The American psychotherapist Roger Callahan describes representations of certain moments or aspects of a person’s life as energy structures, thought fields, and he based his Thought Field Therapy (TFT) on this assumption. A representation can consist of visual, auditory, kinaesthetic or olfactory sense experiences. They trigger reflex patterns of thought, feeling and behaviour. People react to their colleagues as they did to schoolmates and siblings, and to their superiors as to parents, teachers and priests. Such introjects and dissociated parts transform present situations into former environments or into the nuclear family. Both – past injuries and positive experiences – are anticipated all over again.

In the world of grownups many people live almost entirely in their heads. This means that they almost exclusively react to inner images and hardly ever experience the value of authenticity, spontaneity and flexibility. Oscar Wilde wrote: “Most people are different people. Their thoughts are someone else’s opinions, their lives are imitations, and their passion a quote”. We do not know any more who really is in front of us, and all the time we are longing for lost wholeness. Throughout history philosophers, priests, painters, poets and singers have in their own way expressed this longing.

This apparent loss of wholeness causes immense pain. However, because we have no words for it, we tend to transfer this pain into our biology or psychology. The body hurts, and mind seems to have needs or gets involved in seemingly important tasks. However, in a tiny corner of our mind we know that something is missing even if our material world seems to fulfil all our needs.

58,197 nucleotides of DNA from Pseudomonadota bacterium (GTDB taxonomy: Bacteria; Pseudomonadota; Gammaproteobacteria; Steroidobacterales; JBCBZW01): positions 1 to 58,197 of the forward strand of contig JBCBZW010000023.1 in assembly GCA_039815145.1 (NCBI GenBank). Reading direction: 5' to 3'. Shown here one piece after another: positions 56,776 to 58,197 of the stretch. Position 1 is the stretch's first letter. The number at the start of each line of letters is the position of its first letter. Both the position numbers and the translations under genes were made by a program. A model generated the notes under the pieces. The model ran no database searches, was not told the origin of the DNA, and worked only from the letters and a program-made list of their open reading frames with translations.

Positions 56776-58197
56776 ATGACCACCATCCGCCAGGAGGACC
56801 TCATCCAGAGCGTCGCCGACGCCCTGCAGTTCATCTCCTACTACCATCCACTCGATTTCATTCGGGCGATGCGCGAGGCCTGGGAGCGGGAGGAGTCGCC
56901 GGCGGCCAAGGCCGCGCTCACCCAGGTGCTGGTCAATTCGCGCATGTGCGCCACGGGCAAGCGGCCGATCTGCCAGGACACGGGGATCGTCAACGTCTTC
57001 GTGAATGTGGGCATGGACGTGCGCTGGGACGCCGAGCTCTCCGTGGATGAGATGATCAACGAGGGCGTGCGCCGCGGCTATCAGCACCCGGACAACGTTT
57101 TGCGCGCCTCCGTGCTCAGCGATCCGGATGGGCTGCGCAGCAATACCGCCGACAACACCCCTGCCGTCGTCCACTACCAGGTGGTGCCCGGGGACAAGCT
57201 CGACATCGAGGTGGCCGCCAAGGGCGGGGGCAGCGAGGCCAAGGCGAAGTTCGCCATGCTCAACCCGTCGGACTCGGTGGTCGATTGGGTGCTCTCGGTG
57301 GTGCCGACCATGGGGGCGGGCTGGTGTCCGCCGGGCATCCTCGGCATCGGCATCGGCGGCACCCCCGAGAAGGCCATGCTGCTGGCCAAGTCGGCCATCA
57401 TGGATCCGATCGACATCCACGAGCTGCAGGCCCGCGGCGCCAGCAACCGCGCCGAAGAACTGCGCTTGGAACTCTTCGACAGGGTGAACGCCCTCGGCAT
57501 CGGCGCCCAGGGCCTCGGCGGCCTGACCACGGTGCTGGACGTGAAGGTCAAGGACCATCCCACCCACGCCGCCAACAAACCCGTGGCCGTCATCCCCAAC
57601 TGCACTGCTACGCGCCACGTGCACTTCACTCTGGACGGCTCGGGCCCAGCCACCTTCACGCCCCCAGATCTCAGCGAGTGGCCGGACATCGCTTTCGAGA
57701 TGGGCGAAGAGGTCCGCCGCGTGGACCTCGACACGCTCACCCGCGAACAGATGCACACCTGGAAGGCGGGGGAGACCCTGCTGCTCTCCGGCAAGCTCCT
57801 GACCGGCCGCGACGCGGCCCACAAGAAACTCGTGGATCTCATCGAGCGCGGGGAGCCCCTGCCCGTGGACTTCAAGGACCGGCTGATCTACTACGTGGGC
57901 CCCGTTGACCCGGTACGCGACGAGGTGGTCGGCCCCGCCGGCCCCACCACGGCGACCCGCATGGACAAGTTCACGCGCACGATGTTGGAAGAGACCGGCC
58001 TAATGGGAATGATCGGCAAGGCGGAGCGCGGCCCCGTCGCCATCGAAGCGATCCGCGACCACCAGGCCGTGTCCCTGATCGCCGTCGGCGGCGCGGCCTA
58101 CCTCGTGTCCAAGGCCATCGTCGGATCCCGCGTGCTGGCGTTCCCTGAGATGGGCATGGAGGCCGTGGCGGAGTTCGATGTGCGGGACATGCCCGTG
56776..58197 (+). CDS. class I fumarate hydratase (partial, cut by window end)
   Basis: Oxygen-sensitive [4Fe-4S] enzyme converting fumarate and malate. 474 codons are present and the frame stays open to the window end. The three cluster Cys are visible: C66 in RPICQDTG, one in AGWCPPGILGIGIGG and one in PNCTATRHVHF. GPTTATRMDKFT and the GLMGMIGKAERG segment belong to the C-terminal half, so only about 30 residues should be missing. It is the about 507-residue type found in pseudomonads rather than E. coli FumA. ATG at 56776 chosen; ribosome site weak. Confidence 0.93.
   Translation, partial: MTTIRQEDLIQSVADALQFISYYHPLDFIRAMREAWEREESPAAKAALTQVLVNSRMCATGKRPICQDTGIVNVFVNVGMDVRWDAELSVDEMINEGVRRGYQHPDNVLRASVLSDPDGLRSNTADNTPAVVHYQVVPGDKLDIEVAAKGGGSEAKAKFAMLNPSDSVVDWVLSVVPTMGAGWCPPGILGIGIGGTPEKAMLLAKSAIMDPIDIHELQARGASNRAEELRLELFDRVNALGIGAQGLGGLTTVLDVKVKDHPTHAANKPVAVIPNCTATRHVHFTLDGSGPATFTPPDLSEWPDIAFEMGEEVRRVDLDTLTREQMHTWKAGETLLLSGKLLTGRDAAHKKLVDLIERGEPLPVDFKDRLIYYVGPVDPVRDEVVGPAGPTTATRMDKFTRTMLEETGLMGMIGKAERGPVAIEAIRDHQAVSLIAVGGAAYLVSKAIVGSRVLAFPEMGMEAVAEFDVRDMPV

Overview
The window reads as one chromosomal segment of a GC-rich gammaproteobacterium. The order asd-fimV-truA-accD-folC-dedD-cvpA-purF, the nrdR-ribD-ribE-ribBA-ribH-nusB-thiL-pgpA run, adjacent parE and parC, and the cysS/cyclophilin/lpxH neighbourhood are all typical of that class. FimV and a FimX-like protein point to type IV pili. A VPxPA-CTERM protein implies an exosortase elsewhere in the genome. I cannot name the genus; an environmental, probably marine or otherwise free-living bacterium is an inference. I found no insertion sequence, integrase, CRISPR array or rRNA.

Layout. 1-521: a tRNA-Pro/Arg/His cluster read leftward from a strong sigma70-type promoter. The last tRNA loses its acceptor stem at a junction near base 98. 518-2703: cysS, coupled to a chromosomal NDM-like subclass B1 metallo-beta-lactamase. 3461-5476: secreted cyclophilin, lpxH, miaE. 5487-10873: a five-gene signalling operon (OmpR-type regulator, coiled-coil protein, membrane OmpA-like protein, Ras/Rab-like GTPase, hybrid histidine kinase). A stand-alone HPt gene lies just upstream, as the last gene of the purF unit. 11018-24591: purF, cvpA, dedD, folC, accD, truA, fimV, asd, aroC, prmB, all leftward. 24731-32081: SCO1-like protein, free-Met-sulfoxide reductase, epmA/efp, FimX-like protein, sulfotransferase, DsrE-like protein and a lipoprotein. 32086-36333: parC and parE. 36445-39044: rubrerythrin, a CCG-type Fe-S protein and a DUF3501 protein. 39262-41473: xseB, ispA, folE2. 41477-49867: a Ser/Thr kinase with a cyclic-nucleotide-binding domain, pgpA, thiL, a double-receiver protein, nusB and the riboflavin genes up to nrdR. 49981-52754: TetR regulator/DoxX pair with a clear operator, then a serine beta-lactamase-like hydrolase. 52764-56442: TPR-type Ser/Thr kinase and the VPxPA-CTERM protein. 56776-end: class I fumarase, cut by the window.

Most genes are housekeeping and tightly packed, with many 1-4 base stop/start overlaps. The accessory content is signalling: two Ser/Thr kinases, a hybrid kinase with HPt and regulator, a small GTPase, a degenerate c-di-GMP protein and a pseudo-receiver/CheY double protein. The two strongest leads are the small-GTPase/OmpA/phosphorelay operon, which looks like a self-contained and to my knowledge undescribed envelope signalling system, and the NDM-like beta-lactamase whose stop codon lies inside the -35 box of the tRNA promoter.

Logosynthesis allows our world to become more transparent. It enables us to distinguish between self and others, between past and present. Logosynthesis aids in realizing and dissolving old ingrained and adapted thought forms and opens the path for the intention of our Real Self, our Essence. Essence only has meaning in the here-and-now. Past and future only exist in form of energy structures, thought forms. They can be altered deliberately, as everyone who has been in psychotherapy or supervision can confirm. In processing experiences, changes in the perception of the past can change the way the person sees future and vice versa. With regard to past and future there are four different patterns influencing life in the here-and-now:

  1. Trauma: A past injury will cause people to expect similar injuries in the present and will make them perceive people and surroundings accordingly.

  2. Grief and nostalgia: Positive experiences with people or circumstances have not been let go and therefore present conditions are always seen in a worse light than the remembered ones.

  3. Fear: The future is perceived as unsafe and people expect hurt and injuries. The own person’s own ability to fend off future threats is deemed as insufficient to prevent the threatening situation from happening.

  4. Hope: People expect others or circumstances to be kinder in the future than in the present moment. One’s own ability to influence people and circumstances actively towards a more positive outcome is possibly underestimated.

These basic patterns are associated with different ways of perceiving time. The French psychotherapist Janet pictured our normal awareness of time as a bell curve (diagram 1).

A healthy mind will refer to a large extent to the immediate present. Actual reality concerns us most. The immediate future and past are also charged with emotional energy but to a lesser extent. The distant future and events long gone are the least alive. But if a highly emotionally charged event takes place the perception of time shifts and becomes less whole. Memories of these events contain a different time perspective: The person dissociates, and creates a frozen world. Thoughts will move between time shortly before, during and after the event. The person’s perception the event will freeze on the time axis and actual reality will move further and further away from it. We show this in diagram 2 by a second, red curve.